The Hindu Young World-Goodbooks Awards 2019 are open for submissions, but as so often with these awards the prize is off-limits to any authors who aren’t backed by a traditional publisher.
Excellence in writing, illustration and publishing will be recognised,
says The Hindu, explaining the awards will also,
acknowledge innovative publishing trends. The awards are the first in India to recognise different genres in children’s publishing and to reward authors and illustrators for their invaluable contribution.
But if you self-published, no matter how good the work, the jury won’t get the chance to consider the work because The Hindu’s rules forbid it.
The jury (which) will announce a shortlist by November 15, 2018 … will comprise an independent panel of experts, who will select books entirely on merit.
Goodbooks and The Hindu Young World will take no part in the jury’s deliberations, except to help determine the eligibility of a submission in conjunction with the guidelines.
At which point the “entirely on merit” clause goes out of the window because the guidelines state,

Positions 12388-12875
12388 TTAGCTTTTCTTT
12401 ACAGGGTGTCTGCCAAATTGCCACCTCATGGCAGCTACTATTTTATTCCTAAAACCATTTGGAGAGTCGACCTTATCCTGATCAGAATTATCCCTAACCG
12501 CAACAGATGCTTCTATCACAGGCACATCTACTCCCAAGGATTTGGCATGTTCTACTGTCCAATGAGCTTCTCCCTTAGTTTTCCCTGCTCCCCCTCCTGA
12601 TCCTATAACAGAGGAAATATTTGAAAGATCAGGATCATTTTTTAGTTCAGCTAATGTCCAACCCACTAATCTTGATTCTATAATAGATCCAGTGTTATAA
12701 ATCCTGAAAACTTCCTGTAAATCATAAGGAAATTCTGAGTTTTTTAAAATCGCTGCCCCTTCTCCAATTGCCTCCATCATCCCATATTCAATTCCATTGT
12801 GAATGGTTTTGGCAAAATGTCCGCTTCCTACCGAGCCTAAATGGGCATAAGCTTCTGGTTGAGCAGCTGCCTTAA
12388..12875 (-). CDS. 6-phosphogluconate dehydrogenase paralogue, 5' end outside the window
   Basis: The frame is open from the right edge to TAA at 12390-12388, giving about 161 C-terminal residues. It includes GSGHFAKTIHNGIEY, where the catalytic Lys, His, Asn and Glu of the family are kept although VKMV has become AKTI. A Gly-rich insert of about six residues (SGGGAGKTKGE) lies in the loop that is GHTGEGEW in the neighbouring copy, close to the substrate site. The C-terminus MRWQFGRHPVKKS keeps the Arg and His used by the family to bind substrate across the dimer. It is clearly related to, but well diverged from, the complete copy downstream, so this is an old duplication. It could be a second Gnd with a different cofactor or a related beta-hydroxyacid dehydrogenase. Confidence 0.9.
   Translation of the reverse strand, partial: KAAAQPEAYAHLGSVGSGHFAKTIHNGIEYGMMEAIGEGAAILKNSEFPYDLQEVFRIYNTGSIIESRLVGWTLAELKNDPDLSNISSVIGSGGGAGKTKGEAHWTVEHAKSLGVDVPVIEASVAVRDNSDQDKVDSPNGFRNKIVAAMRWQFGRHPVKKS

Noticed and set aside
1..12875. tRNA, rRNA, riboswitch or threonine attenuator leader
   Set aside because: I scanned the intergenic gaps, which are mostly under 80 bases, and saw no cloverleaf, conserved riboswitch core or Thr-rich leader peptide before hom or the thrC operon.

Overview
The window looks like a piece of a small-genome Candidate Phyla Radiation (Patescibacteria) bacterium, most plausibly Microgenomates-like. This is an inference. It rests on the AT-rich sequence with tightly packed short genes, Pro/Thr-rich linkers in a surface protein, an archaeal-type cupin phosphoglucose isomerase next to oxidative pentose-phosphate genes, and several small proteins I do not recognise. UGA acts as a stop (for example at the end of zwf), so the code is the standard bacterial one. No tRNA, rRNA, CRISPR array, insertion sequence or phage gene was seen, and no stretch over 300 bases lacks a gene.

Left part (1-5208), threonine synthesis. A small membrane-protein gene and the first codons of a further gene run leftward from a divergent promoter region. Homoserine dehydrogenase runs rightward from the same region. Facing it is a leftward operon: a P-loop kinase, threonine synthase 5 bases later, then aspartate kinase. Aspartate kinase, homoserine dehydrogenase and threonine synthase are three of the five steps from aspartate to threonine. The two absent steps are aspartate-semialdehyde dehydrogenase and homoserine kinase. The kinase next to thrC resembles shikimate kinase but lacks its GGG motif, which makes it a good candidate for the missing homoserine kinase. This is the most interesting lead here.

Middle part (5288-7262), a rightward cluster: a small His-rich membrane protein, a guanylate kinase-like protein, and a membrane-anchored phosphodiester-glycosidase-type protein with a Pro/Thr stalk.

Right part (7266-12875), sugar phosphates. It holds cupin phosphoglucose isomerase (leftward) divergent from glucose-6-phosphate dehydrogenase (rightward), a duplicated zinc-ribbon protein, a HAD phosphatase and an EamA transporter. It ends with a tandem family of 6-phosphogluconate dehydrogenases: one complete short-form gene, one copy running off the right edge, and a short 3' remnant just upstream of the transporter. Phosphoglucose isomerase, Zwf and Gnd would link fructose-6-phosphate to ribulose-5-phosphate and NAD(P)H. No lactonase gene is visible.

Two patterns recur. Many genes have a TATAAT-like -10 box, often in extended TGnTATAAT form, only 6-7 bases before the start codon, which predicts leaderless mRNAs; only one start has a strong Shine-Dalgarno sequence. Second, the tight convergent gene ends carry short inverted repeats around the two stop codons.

Self-published books and digitally published books will not be considered.
Perhaps The Hindu is unaware that some of India’s most respected bestselling authors began their careers by self-publishing. Amish Trapathi’s The Immortals of Meluha, for example, which has over 2,300 reviews on Amazon India and is now re-published by Amazon-owned Westland, was first self-published by Trapathi.
Of course, ignoring self-published titles is not something exclusive to The Hindu. Sadly it happens with many major literary awards in the western publishing world too.
But it seems to me if an award that excludes potential talent on the grounds of the publisher’s status or the format the book is published in, cannot in all seriousness claim to be awarding the prize based
entirely on merit.